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George M. Ashford

GEORGE M. ASHFORD is one of the pioneers of Northern Alaska. He is a civil engineer and surveyor, and was the first man of his profession to arrive in Nome. He was one of the unfortunate stampeders to the Kotzebue Sound country in 1898. At the time of the excitement caused by the report of the discovery of gold in this region he and twenty-seven others bought a schooner, in which they made the trip to the Arctic country. Mr. Ashford spent the winter of 1898 and 1899 on the Kobuk River, a short distance below Squirrel River. In the spring of 1899, the news of the Anvil strike having previously reached the Arctic slope, he started over the ice with two companions for Nome. They hauled their sleds and accomplished the long and arduous journey, full of peril and hardships, in a month's time. They left the Kobuk and started across Kotzebue Sound on May 1. This season was unusually late, and while crossing the ice of Kotzebue Sound they encountered extremely severe weather. On the third day out Dr. De France, one of their traveling companions, became exhausted and froze to death. They were ten days on the ice before they reached Cape Espenberg.

After reaching the coast of Bering Sea and crossing Port Clarence Bay the season was pretty well advanced, it being the latter part of May, and the ice over the sea in many places was rotten and unsafe. At a place above Sinuk River two men, who were traveling with a dog team and following Mr. Ashford s party, narrowly escaped being drowned. The dog team, sledge and all of their supplies were lost by the breaking of the ice.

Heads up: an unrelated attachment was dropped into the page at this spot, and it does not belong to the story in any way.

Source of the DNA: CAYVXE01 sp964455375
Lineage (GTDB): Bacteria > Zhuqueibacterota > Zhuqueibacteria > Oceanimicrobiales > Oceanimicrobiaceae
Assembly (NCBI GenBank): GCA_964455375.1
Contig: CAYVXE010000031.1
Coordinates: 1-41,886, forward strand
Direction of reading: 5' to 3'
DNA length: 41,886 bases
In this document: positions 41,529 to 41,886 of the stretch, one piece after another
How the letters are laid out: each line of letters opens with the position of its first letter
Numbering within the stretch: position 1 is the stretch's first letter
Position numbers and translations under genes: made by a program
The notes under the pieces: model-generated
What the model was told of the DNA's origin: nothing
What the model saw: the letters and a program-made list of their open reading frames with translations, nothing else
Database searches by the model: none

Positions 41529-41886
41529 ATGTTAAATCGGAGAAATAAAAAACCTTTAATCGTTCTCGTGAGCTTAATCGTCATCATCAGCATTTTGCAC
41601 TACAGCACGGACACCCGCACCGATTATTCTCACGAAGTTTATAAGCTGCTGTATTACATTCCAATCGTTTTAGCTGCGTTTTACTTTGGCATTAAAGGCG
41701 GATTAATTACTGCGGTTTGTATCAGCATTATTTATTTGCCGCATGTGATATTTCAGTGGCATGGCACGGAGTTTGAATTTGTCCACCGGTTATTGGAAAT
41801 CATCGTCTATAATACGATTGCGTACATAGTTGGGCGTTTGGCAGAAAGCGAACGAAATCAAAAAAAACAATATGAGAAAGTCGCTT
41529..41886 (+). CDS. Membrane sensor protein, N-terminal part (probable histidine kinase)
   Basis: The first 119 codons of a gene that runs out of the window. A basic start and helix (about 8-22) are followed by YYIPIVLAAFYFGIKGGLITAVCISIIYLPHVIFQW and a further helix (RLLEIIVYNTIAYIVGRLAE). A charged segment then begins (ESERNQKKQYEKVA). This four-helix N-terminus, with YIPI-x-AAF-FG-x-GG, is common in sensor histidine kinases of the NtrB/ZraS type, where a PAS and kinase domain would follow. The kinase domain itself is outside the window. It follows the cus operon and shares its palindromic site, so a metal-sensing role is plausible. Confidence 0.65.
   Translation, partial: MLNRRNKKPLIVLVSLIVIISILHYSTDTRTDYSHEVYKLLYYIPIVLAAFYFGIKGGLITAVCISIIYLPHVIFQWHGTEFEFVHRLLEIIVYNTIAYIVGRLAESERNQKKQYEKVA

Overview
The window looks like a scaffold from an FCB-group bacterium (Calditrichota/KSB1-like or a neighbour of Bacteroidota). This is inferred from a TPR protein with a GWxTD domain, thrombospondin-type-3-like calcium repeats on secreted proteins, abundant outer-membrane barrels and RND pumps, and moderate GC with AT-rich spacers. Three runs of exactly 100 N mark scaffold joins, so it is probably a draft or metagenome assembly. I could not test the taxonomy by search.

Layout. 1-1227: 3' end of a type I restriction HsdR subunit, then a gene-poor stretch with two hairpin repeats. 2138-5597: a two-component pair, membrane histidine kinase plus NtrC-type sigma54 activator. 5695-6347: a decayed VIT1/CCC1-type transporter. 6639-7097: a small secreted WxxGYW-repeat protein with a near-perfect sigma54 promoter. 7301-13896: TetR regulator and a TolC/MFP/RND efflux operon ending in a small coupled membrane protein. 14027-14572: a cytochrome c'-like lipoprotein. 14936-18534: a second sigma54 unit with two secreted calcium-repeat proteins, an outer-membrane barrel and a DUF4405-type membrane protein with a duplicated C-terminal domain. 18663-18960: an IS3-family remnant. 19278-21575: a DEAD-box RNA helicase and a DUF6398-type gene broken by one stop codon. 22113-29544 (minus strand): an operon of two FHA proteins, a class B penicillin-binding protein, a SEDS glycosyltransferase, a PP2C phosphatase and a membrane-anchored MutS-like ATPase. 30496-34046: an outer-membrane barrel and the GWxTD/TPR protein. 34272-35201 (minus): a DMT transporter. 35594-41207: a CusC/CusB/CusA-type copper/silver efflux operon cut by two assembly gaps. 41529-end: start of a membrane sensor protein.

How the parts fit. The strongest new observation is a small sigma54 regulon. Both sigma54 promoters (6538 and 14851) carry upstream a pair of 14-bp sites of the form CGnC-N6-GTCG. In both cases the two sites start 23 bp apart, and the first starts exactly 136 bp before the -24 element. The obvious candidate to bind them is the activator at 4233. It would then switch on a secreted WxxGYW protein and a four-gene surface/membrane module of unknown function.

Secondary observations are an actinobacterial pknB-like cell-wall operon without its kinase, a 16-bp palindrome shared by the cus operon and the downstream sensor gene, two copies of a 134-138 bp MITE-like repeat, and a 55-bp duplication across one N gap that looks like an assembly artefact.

Mr. Ashford says that when he arrived within forty miles of Nome he saw evidence of the "pencil and hatchet" miners. At this early date the beach for this distance west of Nome was staked. He arrived at Nome May 31 and found a bustling, thriving mining camp. His most serious regret was that he did not have his transit with him. as there was a pressing demand for the services of a surveyor and much work that he could have done if he had had his instruments.

During the early part of this season Mr. Ashford became associated with J. M. Davidson, and they did the first work of surveying and engineering that was ever done on Seward Peninsula. Mr. Ashford was one of the engineers of the Miocene Ditch Company, and has since been connected with most of the important ditch enterprises of this region.

Mr. Ashford was born near Lisbon, Ohio, January 2, 1868. When he was eight years old his family moved to Iowa, and he was educated in the public schools of that state, and was subsequently graduated from the Iowa State College in the class of '92 with the degree of B. C. E. His first work as an engineer was with the Carnegie Steel Co. of Pittsburg, Pa. For a period of three or four years he was an engineer for the Pittsburg Bridge Co., engaged in the drafting and construction department of that company's extensive work. He was sent to North Carolina as an engineer in connection with the construction of George W. Vanderbilt's mansion at Biltmore. The positions he filled required technical knowledge and practical experience, but the gold fever was latent in his blood, and when the report of rich discoveries in Alaska reached him, the malady rapidly developed. The vicissitudes of life in the Northland have not entirely destroyed the germs that caused the gold fever in Mr. Ashford's system, as he is still identified with the country. His competency as an engineer and his high standing in his profession enable him to find very profitable employment, and he has mining interests from which he may yet realize the dreams he had before starting to this frozen land.

Mr. Ashford possesses unostentatious merit, and is capable, trustworthy and honorable in all of his relations with his fellow men.

Source: Nome and Seward Peninsula by R. S. Harrison. Seattle: The Metropolitan Press, 1905.




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